FAA Announces Final Commercial Drone Regulations
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FAA Announces Final Commercial Drone Regulations

FAA Announces Final Commercial Drone Regulations

"New Commercial Drone Rules Won't Apply To Model Aircraft, Says FAA"

FAA Announces Final Commercial Drone RegulationsThe Federal Aviation Administration (FAA) announced it has published the final regulations for Part 107 operational rules of commercial drone operations (small unmanned aircraft systems or UAS).

"We are part of a new era in aviation, and the potential for unmanned aircraft will make it safer and easier to do certain jobs, gather information, and deploy disaster relief," said U.S. Transportation Secretary Anthony Foxx.

While the FAA refers to the development as a singular new rule, it is really a body of new governing regulations for the commercial operation of drones.

Scheduled to become effective in late August 2016, the "rule" establishes regulations for commercial unmanned aircraft systems weighing less than 55 pounds.

The FAA claims it is designed, "to minimize risks to other aircraft and people and property on the ground."

Key Details of Commercial Drone Operations Rules

  • It seems the "commercial drone pilot's license" will be called a "remote pilot certificate"
  • The regulation will be known as Part 107.
  • Pilots are required to keep an unmanned aircraft within visual line of sight.
  • Operations are allowed during daylight and during twilight if the drone has anti-collision lights.
  • Flights are prohibited over unprotected people on the ground who aren't directly participating in the UAS operation.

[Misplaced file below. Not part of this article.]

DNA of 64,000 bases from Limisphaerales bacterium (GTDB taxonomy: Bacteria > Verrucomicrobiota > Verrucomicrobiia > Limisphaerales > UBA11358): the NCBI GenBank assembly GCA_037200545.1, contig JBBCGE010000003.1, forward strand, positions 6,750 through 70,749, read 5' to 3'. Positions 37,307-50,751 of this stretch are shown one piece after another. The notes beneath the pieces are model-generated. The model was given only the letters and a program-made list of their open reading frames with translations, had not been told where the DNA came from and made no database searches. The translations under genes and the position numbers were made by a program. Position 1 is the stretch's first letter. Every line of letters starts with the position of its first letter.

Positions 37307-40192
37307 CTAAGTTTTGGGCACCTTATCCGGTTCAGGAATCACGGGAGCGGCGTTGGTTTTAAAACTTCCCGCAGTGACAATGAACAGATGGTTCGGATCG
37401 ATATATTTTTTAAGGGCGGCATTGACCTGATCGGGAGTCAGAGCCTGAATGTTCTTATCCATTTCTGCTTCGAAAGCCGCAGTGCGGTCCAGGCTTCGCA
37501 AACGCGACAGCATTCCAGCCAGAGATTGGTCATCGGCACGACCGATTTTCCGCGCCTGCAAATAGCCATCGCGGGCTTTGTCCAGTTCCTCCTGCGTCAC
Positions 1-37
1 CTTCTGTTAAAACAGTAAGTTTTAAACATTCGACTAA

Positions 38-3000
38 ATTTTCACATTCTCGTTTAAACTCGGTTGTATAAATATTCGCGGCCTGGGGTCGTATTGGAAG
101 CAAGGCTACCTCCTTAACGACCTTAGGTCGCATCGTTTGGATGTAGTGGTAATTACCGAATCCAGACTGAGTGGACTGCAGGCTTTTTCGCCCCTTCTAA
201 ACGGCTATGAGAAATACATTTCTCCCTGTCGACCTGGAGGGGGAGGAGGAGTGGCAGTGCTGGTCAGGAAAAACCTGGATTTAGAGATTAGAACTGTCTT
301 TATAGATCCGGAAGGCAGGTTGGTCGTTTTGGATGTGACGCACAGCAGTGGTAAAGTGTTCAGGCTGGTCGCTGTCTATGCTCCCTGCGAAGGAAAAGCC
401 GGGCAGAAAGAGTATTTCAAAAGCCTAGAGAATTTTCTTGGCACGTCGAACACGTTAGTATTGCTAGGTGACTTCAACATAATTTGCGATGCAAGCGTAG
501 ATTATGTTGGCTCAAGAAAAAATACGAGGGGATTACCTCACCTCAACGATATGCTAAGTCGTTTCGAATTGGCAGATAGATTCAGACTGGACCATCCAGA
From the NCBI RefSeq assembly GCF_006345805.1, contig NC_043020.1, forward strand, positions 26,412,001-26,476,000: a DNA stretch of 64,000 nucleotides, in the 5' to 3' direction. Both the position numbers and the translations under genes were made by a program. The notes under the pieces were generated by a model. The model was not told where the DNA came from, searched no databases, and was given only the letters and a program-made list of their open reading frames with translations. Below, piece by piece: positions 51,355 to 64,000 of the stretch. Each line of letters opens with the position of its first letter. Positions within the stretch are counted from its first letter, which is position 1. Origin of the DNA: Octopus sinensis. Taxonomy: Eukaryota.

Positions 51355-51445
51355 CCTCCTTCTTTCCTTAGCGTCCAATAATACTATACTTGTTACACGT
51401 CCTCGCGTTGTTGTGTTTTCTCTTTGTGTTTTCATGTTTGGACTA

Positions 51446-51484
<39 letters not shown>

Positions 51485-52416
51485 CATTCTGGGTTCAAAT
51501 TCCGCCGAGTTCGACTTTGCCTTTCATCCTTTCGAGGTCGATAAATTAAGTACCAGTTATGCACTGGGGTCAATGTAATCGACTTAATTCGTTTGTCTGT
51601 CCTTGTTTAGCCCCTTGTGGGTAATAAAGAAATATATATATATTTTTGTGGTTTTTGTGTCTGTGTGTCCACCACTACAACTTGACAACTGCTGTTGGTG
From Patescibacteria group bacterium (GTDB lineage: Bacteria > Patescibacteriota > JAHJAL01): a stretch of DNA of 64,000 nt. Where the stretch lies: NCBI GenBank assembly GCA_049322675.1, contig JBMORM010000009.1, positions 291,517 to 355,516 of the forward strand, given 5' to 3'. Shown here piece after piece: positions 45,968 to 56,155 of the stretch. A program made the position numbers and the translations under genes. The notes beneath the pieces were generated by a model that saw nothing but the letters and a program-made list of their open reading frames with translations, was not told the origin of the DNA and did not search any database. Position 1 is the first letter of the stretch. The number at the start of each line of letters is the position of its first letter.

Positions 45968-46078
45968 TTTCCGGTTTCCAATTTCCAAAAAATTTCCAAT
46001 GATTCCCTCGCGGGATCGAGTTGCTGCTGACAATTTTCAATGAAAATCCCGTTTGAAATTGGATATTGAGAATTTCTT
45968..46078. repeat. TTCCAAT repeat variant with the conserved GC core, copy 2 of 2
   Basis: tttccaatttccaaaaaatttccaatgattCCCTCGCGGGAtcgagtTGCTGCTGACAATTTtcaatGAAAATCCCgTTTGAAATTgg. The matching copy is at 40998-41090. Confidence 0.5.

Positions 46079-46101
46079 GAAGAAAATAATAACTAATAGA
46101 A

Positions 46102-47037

• A person actually flying a drone must be at least 16 years old and have a remote pilot certificate with a small UAS rating, or be directly supervised by someone with such a certificate.
  • To qualify for a remote pilot certificate, an individual must either pass an initial aeronautical knowledge test at an FAA-approved knowledge testing center or have an existing non-student Part 61 pilot certificate. If qualifying under the latter provision, a pilot must have completed a flight review in the previous 24 months and must take a UAS online training course provided by the FAA.
  • The TSA will conduct a security background check of all remote pilot applications prior to issuance of a certificate.
  • Part 107 will not apply to model aircraft.

The Agency says it will offer a process to waive some restrictions if an operator proves the proposed flight will be conducted safely under a waiver. The FAA will make an online portal available to apply for these waivers in the months ahead.

Apparently there are more commercial drone regulations to come. "With this new rule, we are taking a careful and deliberate approach that balances the need to deploy this new technology with the FAA's mission to protect public safety," said FAA Administrator Michael Huerta. "But this is just our first step. We're already working on additional rules that will expand the range of operations."

Operators are responsible for ensuring a drone is safe before flying, but the FAA is not requiring small UAS to comply with current agency airworthiness standards or aircraft certification. Instead, the remote pilot will simply have to perform a preflight visual and operational check of the small UAS to ensure that safety-pertinent systems are functioning property. This includes checking the communications link between the control station and the UAS.

Although the new rule does not specifically deal with privacy issues in the use of drones, and the FAA does not regulate how UAS gather data on people or property, the FAA is acting to address privacy considerations in this area. The FAA strongly encourages all UAS pilots to check local and state laws before gathering information through remote sensing technology or photography.

Model aircraft operators must continue to satisfy all the criteria specified in Section 336 of Public Law 112-95 (which will now be codified in part 101), including the stipulation they be operated only for hobby or recreational purposes.